The funky Good Life

                  (click image to view gallery of notable locations from Milwaukee’s hip Third Ward)


Forget the beer halls, the cheese curds, and the barbecued brats (as delectable as they all are). For a different side of Milwaukee, spend a weekend exploring the city’s lively Third Ward. Bordered by Lake Michigan on the east, I-794 on the north, and the curve of the Mil-waukee River on the west and south, the neighborhood houses a growing number of independent boutiques, galleries, and restaurants.


The Third Ward’s gateway is the Milwaukee Public Market, where, seven days a week, 20 or so specialty vendors fill display cases with delights like fine Italian sau-sage and freshly made pasta (Ceriello Fine Foods); pecan rolls, scones, and cookies (C. Adams Bakery); and rare Himalayan rock salts (the Spice House). There is an entire section devoted to regional pantry staples like Sprecher’s cherry ginger ale, Point Root Beer, Door County jams, and jars from the state honey co-op. On Saturdays, a companion farmers’ market outdoors brings a cornucopia of chatty growers and fresh produce.

Fuel up on the daily brew from the market’s resident coffee purveyor, and then spend some time in the ward’s shops. The fashion-forward Lela carries signature corsets by the promising young Wisconsin designer Shanel Regier, as well as other trendy casual clothing lines. Fans of Faryl Robin, Fluevog, and handcrafted imported footwear will find kindred spirits in Kate and Pat Blake, a Chicago sister-brother pair who indulge their foot fetish at Shoo. Complete the look with a shiny silver cuff or an oversize ring from 3rd Ward Jewelry, which stocks 50 or so small designers including the Milwaukee ringmaker Jim Charles. At The Home Market, Kate Barrette stocks modern furniture by Oly and Quatrine. Shoppers in the market for kids’ gifts should not bypass Sprout, where clothes take a back seat to lots of smart games and toys.


Something of an artists’ enclave, the Third Ward boasts Milwaukee’s highest concentration of galleries. The Katie Gingrass Gallery specializes in contemporary abstract art and high-end crafts. Make an appointment to view the European offerings at the Anthony Petullo Collection of Self-Taught & Outsider Art. Designophiles will enjoy a turn through the Eisner American Museum of Advertising & Design. All of the neighborhood galleries open their doors on quarterly gallery nights; the next nights are July 27th and 28th (for more info, go to


Break from the boutiques with some piping hot French onion soup at the French-themed Coquette Cafe or at its more casual sister next door, the Harlequin bakery and tea shop; both establishments are the creations of Sanford D’Amato, whose top-rated Sanford just landed on Gourmet’s list of the top 50 restaurants in the United States. In the Fifth Ward, the gritty southern cousin of the Third Ward, diners flock to Barossa for chef Jan Kelly’s vegetarian delicacies. In the Brewers Hill neighborhood, Roots builds its menu around fresh picks from its 65-acre organic farm north of the city in Cedarburg. Nearby, the funky Good Life serves up a mean mango mojito and a hearty Caribbean brunch.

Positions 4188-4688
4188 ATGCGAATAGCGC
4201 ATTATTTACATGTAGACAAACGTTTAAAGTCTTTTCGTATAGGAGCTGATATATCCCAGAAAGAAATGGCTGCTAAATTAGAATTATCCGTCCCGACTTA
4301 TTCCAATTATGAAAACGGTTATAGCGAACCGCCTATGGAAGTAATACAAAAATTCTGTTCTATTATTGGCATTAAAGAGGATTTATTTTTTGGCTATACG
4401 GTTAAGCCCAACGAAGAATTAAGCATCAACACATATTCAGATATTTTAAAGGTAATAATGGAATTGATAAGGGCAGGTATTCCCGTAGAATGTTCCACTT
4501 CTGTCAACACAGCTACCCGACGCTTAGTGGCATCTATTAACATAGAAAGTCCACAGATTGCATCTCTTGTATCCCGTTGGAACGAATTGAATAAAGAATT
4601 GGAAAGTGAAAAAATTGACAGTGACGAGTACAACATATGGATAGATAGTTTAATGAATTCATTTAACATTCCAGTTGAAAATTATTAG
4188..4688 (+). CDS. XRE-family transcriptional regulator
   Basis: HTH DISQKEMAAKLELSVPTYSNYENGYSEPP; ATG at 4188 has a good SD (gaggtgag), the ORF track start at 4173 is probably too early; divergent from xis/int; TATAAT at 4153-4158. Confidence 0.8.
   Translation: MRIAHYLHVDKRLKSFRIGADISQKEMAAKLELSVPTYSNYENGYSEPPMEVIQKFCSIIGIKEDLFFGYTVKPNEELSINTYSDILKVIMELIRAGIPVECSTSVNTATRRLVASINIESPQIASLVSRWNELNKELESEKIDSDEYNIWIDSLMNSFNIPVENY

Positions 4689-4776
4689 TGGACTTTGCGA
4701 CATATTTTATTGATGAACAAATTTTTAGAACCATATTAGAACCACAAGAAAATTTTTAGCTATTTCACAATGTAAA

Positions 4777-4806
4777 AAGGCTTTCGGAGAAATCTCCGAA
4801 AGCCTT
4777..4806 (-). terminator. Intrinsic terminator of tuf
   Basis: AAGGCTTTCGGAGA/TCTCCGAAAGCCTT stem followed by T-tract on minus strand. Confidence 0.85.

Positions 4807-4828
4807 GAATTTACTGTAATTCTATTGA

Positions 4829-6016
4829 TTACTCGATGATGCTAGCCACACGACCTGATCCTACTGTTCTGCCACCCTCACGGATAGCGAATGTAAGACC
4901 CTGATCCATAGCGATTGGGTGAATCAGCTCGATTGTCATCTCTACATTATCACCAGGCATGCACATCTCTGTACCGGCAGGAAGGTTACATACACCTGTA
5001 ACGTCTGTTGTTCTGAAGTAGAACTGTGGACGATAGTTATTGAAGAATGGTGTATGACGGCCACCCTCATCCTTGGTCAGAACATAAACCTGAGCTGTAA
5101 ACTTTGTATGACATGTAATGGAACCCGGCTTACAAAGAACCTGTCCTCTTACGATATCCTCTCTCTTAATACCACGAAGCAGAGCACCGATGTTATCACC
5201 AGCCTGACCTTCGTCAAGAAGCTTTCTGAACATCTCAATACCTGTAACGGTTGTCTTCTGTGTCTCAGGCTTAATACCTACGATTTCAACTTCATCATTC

Over the past few years, Tom Wackman has built a nightclub fiefdom downtown that lures a discerning bar crowd (who sip off the 100-beer list at Kenadees) and clubgoers (who queue up at the thumping nightclubs Tangerine and Eve). Wackman also co-owns Carnevor, a see-and-be-seen steak house situated among the clubs.

Recover the next morning inside a favorite Third Ward watering hole, Wicked Hop, which serves up a bloody mary skewered with a shrimp, a mushroom, and a sausage stick. It comes buried under a mound of mozzarella cheese noodles, a final reminder that you’re still in Wisconsin after all.


Milwaukee offers three luxe places to stay for around $150 to $200 a night. The newly opened, funkily modern InterContinental (at least drop by the lobby on Fridays for the decadent chocolate buffet); the art deco Hotel Metro; and the 114-year-old Pfister, home to the splashy new Mason Street Grill.

Photography by Chris Lake



WHERE TO FIND IT (all phone numbers are in the 414 area code)


1. Anthony Petullo Collection of Self-Taught & Outsider Art 219 North Milwaukee St.; call 272-2525 for an appointment; or go to

2. Barossa 235 South 2nd St.; 272-8466 or

3. Carnevor 724 North Milwaukee; 223-2200 or

4. Coquette Cafe 316 North Milwaukee; 291-2655 or

5. Eisner American Museum of Advertising & Design 208 North Water St.; 847-3290 or

6. Eve 718 North Milwaukee; 347-5555 or

7. Good Life 1935 North Water; 271-5375

8. Harlequin 316 North Milwaukee; 291-9866 or

9. The Home Market 222 East Erie St.; 755-2165 or

10. Hotel Metro 411 East Mason St.; 272-1937 or

11. InterContinental Milwaukee 139 East Kilbourn Ave.; 276-8686 or

12. Katie Gingrass Gallery 241 North Broadway; 289-0855 or

13. Kenadees 725 North Milwaukee; 431-5556 or

14. Lela 321 North Broadway; 727-4855 or

15. Mason Street Grill 425 East Mason; 298-3131 or

16. Milwaukee Public Market 400 North Water; 336-1111 or

17. The Pfister 424 East Wisconsin Ave.; 273-8222 or

18. Roots 1818 North Hubbard St.; 374-8480 or

19. Sanford 1547 North Jackson St.; 276-9608 or

20. Shoo 241 North Broadway; 765-2355 or

21. Sprout 320 East Buffalo St.; 289-0844 or

22. Tangerine 729 North Milwaukee; 431-5557 or

23. 3rd Ward Jewelry 241 North Broadway; 289-0886

24. The Wicked Hop 345 North Broadway; 223-0345 or